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Dec 20

George Staniford, Tribune and Breeze Editor

George Breck Staniford – Photo courtesy King David’s Masonic Lodge of San Luis Obispo. The photo is marked with the years he was leader of the Lodge.

They could have been bitter rivals. Benjamin Brooks was the long time editor of The Tribune. George Staniford had owned The Tribune before Brooks and later owned a competing paper the Breeze. Both held high office in the Masonic lodge.
Often rival newspapers of the era engaged in ugly personal attacks between editors and some kept pistols next to pens in their desk drawer.
A previous editor of The Tribune, James J. Ayers had almost lost a Calaveras newspaper partner after a duel in Sacramento.
When Staniford passed away Brooks wrote a sympathetic elegy for a fallen journalistic brother. At the funeral Worshipful Master Louis Sinsheimer read the Masonic burial service and pall bearers included two previous and one current editor of the Tribune: Benjamin Brooks, Myron Angel and J.K. Tuley. Six years later the Breeze would be bought out by The Tribune.

From the Morning Tribune, March 22, 1903:

A Good Man Passes.
Geo. B. Staniford dies very unexpectedly at his home.
Was Prominent in Newspaper, business Fraternal and Social Circles.
Funeral Arrangements.

This community was shocked yesterday morning about nine o’clock by the announcement that Geo. B. Staniford was dead. Mr. Staniford, though ailing with la grippe for some four or five weeks, seemed to be recovering quite satisfactorily and after being on the street part of the day Friday and eating a hearty supper at night, he went to bed in an apartment by himself.
Dr. Seaton, who has been the family physician for twenty-tree years, says he believes death came to Mr. Staniford before midnight.
Will Staniford opened his father’s bedroom about six o’clock in the morning before going to the express office but supposed his father was asleep and did not disturb him. It was not until after eight o’clock that his son Horace went to awaken him. Horace, scarcely realizing that his father was dead, called Dr. Seaton.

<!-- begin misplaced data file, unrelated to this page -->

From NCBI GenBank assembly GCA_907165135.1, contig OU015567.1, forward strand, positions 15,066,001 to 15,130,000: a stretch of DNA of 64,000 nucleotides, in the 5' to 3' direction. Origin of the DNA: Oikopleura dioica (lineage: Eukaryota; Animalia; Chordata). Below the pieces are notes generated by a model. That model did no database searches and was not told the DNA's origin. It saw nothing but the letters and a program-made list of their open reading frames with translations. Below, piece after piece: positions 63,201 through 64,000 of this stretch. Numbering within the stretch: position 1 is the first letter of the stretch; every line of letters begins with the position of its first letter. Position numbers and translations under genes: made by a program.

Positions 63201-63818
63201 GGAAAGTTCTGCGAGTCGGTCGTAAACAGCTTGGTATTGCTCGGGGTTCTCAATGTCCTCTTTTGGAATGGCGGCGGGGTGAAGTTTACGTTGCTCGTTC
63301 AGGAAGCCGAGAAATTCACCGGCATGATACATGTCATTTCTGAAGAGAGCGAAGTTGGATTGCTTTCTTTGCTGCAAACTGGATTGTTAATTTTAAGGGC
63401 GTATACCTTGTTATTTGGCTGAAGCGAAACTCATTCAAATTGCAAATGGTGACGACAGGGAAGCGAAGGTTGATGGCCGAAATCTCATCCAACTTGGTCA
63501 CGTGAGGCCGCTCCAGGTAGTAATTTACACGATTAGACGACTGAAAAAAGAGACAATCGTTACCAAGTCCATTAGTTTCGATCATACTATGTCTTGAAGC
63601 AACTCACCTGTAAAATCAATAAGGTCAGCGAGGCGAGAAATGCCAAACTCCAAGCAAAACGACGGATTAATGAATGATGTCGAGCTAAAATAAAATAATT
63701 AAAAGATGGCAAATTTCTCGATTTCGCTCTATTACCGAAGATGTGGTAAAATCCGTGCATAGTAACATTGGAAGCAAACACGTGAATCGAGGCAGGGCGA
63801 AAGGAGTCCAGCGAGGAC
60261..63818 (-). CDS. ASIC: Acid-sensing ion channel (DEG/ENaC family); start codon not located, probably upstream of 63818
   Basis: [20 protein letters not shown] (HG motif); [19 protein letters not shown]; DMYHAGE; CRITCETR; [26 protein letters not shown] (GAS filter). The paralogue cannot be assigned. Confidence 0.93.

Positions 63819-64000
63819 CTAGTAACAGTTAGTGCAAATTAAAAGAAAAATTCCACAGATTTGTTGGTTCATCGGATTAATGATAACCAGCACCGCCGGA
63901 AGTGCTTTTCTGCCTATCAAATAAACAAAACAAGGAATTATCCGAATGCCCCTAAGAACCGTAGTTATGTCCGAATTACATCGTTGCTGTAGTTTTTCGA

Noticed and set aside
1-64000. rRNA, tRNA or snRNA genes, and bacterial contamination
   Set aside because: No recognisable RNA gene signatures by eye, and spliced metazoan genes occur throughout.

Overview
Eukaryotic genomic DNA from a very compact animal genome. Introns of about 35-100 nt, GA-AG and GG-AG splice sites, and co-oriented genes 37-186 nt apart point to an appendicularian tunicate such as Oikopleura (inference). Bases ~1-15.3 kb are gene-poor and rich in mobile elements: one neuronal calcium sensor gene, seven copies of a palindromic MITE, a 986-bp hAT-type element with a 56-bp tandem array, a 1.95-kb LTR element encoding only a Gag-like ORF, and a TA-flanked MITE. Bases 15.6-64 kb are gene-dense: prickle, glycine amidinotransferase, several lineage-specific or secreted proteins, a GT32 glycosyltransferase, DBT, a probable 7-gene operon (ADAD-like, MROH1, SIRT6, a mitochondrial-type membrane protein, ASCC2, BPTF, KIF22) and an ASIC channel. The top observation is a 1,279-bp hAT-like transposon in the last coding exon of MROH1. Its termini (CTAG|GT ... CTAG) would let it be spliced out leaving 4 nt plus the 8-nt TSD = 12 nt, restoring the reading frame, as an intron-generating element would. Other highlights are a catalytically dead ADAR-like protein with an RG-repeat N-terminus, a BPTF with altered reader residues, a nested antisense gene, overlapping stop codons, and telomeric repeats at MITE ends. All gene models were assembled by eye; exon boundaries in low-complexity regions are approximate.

Death evidently came very peacefully to this veteran newspaper and business man of San Luis Obispo, perhaps while he slept.
George Breck Staniford was a native of New York state and was aged 65 years. He learned the printers’ trade in his native state and at the opening of the civil war volunteered his services in defense of his country, joining a New York regiment of infantry.
After doing valiant service in many battles, particularly the bloody battles of South Mountain and Antietam, the deceased came to Alameda county, California and soon fell into his chosen profession, the printer’s trade, becoming foreman of the Oakland News. Here he was frequently editor as well and in 1866 he published the San Leandro Gazette, San Leandro then being the county seat.
The county seat was later changed to Oakland where in 1875 Mr. Staniford established the Evening Tribune which is to this day the leading paper of Oakland.
In 1876 Mr. Staniford removed to San Luis Obispo to succeed J.C. Ortega as agent of the Wells Fargo Express office, this city then being a station on the Pacific Coast stage line from San Juan to Los Angeles, of which Wm. Buckley a brother-in-law, was the proprietor. This position he held continuously until his death.